In healthy individuals it’s believed that the small intestine should be sterile, meaning no living bacteria should reside within it. In contrast to the large intestine/colon, the small intestine is designed with the purpose of absorbing nutrients into the bloodstream. The “wall” that separates your bloodstream and the small intestine is much thinner than that of the large intestine to allow digested food to easily pass through. If bacterial overgrowth occurs in the large intestine and these bacteria are able to pass through to the small intestine, this can wreak havoc on the body, as the large amounts of endotoxin permeate into the bloodstream.
Read More: What Is Floracil50
The Good Bacteria:
Probiotic is Latin and means “for life” and in this fashion, bacteria in our gut play a variety of roles in our body. Just like the “bad bacteria” there is a variety of “good bacteria”. The majority of the so-called good bacteria are largely made up of exotoxins. Exotoxins are a type of bacteria that naturally emit toxins into their external environment, meaning they don’t have to die to do so and can do so repeatedly (exotoxins - toxin outside). While they may sound dangerous, some exotoxins actually produce a number of compounds that benefit us by staving off the “bad bacteria”. We don’t know exactly how probiotics work and it likely varies by the bacteria, but it’s believed that they function in a few ways:
- Produce Anti-Bacterial Compounds
- Decrease Leaky Gut
- Replace The “Bad Bacteria”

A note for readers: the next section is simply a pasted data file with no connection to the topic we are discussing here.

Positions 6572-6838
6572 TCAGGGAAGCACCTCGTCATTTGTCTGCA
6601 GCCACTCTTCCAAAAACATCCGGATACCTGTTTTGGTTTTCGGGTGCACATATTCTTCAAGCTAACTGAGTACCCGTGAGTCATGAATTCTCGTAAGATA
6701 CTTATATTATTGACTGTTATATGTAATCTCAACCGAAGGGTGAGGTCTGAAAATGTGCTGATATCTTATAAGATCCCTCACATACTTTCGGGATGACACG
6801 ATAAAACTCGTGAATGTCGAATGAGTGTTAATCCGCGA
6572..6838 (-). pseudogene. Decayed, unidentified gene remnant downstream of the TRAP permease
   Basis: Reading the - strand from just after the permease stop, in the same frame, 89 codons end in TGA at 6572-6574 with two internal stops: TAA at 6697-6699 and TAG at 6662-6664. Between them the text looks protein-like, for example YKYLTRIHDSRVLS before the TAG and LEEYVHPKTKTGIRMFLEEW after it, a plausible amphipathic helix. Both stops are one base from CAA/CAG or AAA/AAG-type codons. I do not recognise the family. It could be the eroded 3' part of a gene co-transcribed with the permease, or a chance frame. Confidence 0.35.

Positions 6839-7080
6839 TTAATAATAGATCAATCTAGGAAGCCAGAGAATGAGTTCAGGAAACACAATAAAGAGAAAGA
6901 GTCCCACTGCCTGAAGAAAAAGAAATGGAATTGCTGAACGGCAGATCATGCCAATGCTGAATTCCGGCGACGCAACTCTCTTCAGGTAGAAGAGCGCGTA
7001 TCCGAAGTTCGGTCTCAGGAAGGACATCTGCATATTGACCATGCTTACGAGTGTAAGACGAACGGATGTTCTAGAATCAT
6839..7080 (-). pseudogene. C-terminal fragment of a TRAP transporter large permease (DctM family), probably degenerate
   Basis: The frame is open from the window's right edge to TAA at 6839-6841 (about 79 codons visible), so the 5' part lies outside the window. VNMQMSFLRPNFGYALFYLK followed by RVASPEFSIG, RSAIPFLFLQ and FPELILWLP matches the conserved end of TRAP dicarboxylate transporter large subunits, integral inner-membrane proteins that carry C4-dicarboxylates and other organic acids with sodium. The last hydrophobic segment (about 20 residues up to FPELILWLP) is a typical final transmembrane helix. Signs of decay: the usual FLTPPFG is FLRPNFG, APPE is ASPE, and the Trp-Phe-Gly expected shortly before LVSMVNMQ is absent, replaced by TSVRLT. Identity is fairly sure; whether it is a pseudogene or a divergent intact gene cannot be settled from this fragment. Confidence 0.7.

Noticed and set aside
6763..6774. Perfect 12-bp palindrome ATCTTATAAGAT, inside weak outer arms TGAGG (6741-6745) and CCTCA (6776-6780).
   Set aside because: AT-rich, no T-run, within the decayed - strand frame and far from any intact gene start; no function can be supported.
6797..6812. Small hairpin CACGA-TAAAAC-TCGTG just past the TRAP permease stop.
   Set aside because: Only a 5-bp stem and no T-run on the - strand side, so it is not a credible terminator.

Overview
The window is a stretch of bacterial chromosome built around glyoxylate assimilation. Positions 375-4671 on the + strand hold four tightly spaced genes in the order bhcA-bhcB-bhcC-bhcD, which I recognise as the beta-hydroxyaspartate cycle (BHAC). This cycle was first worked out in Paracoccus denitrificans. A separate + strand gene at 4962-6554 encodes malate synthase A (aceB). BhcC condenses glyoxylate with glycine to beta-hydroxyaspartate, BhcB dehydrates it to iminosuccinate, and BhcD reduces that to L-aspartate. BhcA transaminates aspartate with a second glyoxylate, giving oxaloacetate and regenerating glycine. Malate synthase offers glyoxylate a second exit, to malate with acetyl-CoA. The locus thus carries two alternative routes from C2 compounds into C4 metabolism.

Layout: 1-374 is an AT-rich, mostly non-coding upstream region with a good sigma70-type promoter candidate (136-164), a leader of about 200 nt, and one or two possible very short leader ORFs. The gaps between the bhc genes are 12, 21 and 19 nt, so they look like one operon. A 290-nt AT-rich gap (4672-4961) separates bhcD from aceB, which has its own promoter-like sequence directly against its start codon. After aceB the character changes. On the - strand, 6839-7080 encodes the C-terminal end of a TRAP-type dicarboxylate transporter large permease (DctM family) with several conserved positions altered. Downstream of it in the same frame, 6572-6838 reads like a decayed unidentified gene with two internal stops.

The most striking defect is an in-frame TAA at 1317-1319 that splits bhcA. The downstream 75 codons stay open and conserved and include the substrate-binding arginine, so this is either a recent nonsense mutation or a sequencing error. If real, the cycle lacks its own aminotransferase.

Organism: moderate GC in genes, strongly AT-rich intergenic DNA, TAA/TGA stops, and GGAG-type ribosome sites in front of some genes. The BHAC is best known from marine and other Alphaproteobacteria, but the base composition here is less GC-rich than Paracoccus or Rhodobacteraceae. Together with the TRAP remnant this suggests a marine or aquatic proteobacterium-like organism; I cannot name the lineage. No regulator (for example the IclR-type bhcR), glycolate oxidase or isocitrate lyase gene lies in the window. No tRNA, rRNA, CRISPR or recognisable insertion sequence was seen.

Produce Anti-Bacterial Compounds -
Endotoxins, the so-called “bad bacteria” are extremely resistant to heat and generally have no problem passing through our digestive tract unharmed until they land in our colon. Some of the probiotic bacteria produce bacteria “fighting” compounds like D-lactic acid which can kill the “bad bacteria” helping to balance your gut microbiome.
Decrease Leaky Gut -
When there is an excess of these endotoxins or “bad bacteria” the lining of your intestines, the mucosal membrane, can become inflamed. When this happens more bacteria is capable of passing through the intestines and landing in your bloodstream causing more inflammation. These beneficial exotoxins may also produce anti-inflammatory compounds helping to “calm down” your intestinal tract and preventing these endotoxins from passing through. Thereby reducing the amount of inflammation caused by the “bad bacteria”.
Read More: The Benefits Of Gut Friendly Bacteria
Replace The “Bad Bacteria” -
In the past we used to consume a lot more probiotic naturally in our diet from eating raw foods like raw milk , or fermented foods like sourdough bread, kombucha and cheese. With many modern diet lacking in these foods, the gut microbiomes of many people is “lacking” in the “good bacteria”. By consuming probiotics you can help to balance your gut microbiome by introducing these good bacteria into your colon.
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My goal in writing this article, as always, is to provide you with logically-based principles that you can use to form your own conclusions regarding any information you may come across within this subject. I really hope you found this article interesting and if you have anything to add to this article, or any comments or criticism, feel free to reach out to me on our facebook groups or on Instagram @tylerwoodward_fit. Also, please feel free to share this article with anyone that might be interested.
Thanks for reading!
Until next time… be good